That difference was only of around a week. In the scenario of a pandemic, capping may have consequences. We treaded with caution. Three states – Tamil Nadu, Gujarat and Maharashtra – had capped the prices before us. We studied their models and capped the price for testing and hospital beds.

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How do you explain the fact that people preferred private hospitals over government ones?
Yes, that’s correct and drew my attention as well. In the first week of June, I got details of occupancy of beds in Delhi hospitals. I saw that on one hand, 1,500 beds were vacant, but stories were being carried in the media about non-availability of beds. When I made enquiries, I learnt that there were 700 beds in private and 3,000 beds in government hospitals. Out of the 700 private beds, around 645 beds were occupied while 1,500 out of 3,000 government beds were vacant. It could also be because more people belonging to the upper strata of society were getting the infection.

There are two factors behind this. The first is the 70-year-old mindset of government hospitals and schools being in a bad shape. Now Delhi government schools are very good, but the rich still prefer private schools. Secondly, there were those horror stories from LNJP.

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We worked on a war footing and took multiple steps. Deaths among suspected cases were very high at that time due to many people not getting beds. We reserved 40% beds in private hospitals. We wanted to take all stakeholders into confidence in whatever decision we took. Without the support of the hospitals, Covid management in Delhi would have collapsed. Reserving 40% beds added 5,000 beds. We then spoke to owners of hotels and 2,000 more beds were added.

Why did Union home minister Amit Shah have to visit LNJP, a Delhi government hospital, when there were reports of patients being neglected? Did your government let Centre seize the initiative here?
It is everybody’s hospital and he is welcome to visit. The turnaround in Delhi was due to collective efforts. We realized that we cannot do it alone. We took everyone’s help, including that of the central government, private hospitals, hotels, banquets and NGOs. Due to collective efforts, the turnaround happened. The advice of experts from the Centre was also available to us.

There has been a visible tussle between the Centre and Delhi government over claiming credit for the positive change in the situation. What has been the Centre’s contribution, if at all, do you think?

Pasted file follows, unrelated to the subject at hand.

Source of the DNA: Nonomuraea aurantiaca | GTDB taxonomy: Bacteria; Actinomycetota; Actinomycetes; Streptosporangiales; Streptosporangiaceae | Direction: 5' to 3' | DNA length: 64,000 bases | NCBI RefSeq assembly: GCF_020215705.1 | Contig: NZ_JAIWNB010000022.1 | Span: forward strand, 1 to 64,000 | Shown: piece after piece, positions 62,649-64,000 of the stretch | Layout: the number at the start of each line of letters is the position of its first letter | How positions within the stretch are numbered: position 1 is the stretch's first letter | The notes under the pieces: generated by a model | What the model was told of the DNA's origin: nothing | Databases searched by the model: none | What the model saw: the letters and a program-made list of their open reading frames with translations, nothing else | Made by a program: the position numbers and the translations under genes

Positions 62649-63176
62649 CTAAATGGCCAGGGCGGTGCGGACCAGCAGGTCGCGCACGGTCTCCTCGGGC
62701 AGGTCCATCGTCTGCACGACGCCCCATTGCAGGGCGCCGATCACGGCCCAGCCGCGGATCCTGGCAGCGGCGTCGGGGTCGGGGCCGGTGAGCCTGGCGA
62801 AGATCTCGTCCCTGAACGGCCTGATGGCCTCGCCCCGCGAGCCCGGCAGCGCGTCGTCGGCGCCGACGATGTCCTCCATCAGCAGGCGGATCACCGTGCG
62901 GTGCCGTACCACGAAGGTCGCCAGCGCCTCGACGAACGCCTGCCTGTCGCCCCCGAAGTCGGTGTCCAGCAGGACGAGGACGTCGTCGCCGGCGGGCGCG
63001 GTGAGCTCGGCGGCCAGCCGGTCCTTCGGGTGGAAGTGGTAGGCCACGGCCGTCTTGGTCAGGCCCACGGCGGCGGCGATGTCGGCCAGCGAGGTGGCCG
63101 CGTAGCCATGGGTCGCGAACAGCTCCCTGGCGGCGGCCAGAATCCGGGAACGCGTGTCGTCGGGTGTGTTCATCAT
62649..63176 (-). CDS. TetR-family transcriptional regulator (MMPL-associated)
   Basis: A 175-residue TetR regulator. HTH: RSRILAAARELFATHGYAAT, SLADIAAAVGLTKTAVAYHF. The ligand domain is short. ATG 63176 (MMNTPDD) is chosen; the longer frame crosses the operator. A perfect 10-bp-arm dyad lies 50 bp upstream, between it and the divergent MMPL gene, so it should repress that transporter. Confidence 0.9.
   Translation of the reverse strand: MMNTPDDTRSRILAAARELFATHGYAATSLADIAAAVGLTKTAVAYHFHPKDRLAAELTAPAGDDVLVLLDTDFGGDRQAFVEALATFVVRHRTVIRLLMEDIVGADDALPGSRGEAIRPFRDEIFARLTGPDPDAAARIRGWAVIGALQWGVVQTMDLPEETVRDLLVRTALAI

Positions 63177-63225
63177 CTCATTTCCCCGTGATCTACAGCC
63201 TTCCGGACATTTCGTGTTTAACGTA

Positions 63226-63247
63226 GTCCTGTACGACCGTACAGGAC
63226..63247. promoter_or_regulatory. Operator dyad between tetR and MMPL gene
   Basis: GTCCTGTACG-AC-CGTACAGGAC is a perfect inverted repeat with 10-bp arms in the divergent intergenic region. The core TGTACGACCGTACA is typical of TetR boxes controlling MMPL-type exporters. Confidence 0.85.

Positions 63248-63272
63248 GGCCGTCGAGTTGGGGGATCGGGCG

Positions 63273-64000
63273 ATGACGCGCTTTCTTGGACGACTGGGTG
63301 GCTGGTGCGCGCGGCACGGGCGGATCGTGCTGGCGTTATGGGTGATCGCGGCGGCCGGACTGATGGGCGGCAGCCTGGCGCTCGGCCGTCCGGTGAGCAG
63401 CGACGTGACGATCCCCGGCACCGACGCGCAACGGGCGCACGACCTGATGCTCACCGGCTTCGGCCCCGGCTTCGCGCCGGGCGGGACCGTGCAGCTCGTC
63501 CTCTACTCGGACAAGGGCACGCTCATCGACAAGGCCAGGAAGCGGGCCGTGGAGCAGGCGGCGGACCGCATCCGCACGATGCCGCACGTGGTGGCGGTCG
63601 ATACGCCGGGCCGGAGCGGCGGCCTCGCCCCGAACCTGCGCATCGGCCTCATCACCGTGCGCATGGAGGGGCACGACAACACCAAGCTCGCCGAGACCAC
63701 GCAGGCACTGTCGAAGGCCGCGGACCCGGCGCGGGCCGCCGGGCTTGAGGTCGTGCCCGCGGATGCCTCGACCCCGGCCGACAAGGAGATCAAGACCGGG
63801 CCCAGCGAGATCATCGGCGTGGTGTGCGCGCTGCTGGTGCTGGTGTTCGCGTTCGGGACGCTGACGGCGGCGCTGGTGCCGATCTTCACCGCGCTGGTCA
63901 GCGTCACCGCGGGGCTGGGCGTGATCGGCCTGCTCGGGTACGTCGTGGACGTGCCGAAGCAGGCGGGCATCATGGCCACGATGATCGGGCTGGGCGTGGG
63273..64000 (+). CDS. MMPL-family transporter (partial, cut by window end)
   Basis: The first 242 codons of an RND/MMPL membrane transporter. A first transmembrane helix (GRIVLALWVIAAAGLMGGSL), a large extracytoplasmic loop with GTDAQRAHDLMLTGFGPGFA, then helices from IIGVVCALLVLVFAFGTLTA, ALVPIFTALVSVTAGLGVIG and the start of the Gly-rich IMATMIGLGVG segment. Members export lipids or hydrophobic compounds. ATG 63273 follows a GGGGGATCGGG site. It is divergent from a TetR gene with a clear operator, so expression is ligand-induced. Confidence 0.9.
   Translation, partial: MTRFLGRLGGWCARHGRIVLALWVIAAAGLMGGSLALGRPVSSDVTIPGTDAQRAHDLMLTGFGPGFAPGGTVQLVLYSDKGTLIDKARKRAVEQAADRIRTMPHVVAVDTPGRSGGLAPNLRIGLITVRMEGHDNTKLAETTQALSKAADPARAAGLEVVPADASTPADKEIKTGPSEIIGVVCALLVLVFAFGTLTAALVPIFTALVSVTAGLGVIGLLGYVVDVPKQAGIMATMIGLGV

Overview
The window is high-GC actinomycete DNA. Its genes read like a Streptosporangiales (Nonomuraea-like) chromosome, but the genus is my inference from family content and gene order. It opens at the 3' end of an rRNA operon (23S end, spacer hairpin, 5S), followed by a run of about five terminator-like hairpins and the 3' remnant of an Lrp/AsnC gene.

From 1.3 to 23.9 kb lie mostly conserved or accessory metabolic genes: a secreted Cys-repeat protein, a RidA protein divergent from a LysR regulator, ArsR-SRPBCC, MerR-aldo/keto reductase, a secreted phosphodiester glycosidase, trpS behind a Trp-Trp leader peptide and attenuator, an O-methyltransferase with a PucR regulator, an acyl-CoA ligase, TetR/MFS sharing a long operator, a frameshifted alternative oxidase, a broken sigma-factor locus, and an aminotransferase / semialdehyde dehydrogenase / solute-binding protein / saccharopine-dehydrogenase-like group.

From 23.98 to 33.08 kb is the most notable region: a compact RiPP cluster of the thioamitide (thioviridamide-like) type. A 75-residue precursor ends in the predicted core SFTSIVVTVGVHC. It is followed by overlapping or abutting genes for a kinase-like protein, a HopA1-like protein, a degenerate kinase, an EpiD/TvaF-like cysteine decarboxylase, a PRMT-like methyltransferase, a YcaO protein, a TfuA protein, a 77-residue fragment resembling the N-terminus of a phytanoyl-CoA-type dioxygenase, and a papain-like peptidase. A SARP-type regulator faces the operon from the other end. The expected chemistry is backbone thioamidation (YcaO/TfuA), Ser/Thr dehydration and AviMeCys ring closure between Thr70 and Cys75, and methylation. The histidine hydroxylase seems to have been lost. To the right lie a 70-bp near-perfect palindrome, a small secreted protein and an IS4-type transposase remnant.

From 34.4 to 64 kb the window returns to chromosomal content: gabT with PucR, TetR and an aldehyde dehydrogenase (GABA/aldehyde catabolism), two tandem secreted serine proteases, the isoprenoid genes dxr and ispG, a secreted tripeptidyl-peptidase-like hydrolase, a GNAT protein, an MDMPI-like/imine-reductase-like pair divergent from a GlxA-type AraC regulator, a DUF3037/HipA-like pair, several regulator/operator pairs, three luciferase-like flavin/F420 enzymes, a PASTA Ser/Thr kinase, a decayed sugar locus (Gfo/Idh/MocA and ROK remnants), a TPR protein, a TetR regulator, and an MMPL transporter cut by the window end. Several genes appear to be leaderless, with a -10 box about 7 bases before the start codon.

I have said that they can take all the credit, and we will take all the responsibility. They provided help, whenever we sought it. They gave us oxygen cylinders, PPE kits, testing kits. In June, we faced shortage of testing capacity. We sought help from the Centre and they provided rapid antigen testing kits to Delhi before all.

The Delhi government did complain about the Centre’s interference, particularly in imposing new guidelines for home isolation.
Home isolation was very critical. It is unique not only in the country but in the world. No other country has this facility. We heard horror stories of how patients were lying on the road in Italy. All those getting infected were being taken to hospitals. The hospitals were full, leaving no space for serious patients. In case Delhi had reported 50,000 active cases, there would have been a severe shortage of beds. Home isolation removes a major burden from the health infrastructure. Secondly, it gives people comfort that they can get themselves treated at their home since no one wants to go to a quarantine centre. That fear discourages people from getting tested, and when they finally do, once their condition deteriorates, it is difficult to save their life. We made home isolation very comfortable. We hired a tele-calling company for regular tele-consultation. We have given oximeter to all patients. It helped many people and they supported it.

What was it then that the LG found wrong?
Centre had a misconception about home isolation. According to a study, the central government believed that 45% deaths take place in the first 48 hours. So, they said home isolation is leading to more deaths. We gave them data showing that home isolation deaths are negligible. By that time, 15,000 patients had recovered from home isolation and only around 25 people had died. Only six deaths have taken place under home isolation between July 1 and 15. Had they not withdrawn the home isolation cancellation order, the turnaround in Delhi would not have been possible.

At any stage during the unfolding of the epidemic, did you begin to worry about the enormous challenge facing your government?
We never said die…it was our principle. We never lost hope. Recently, the Karnataka health minister said “now only God can save us”. The day the government gives up, you can think what calamity would happen. The government cannot give up.

You were very keen to resume economic activity and the unlocking has facilitated that, but recovery is yet to begin. There is a scenario of all-round gloom and doom. What do you think of this and what are your plans to kickstart economic activity?
The biggest plan is to remove the fear of Covid from the minds of people. As the Covid situation improves, migration towards Delhi has begun on a large scale. Workers are returning. As the situation improves and fear subsides, participation in economic activities will increase.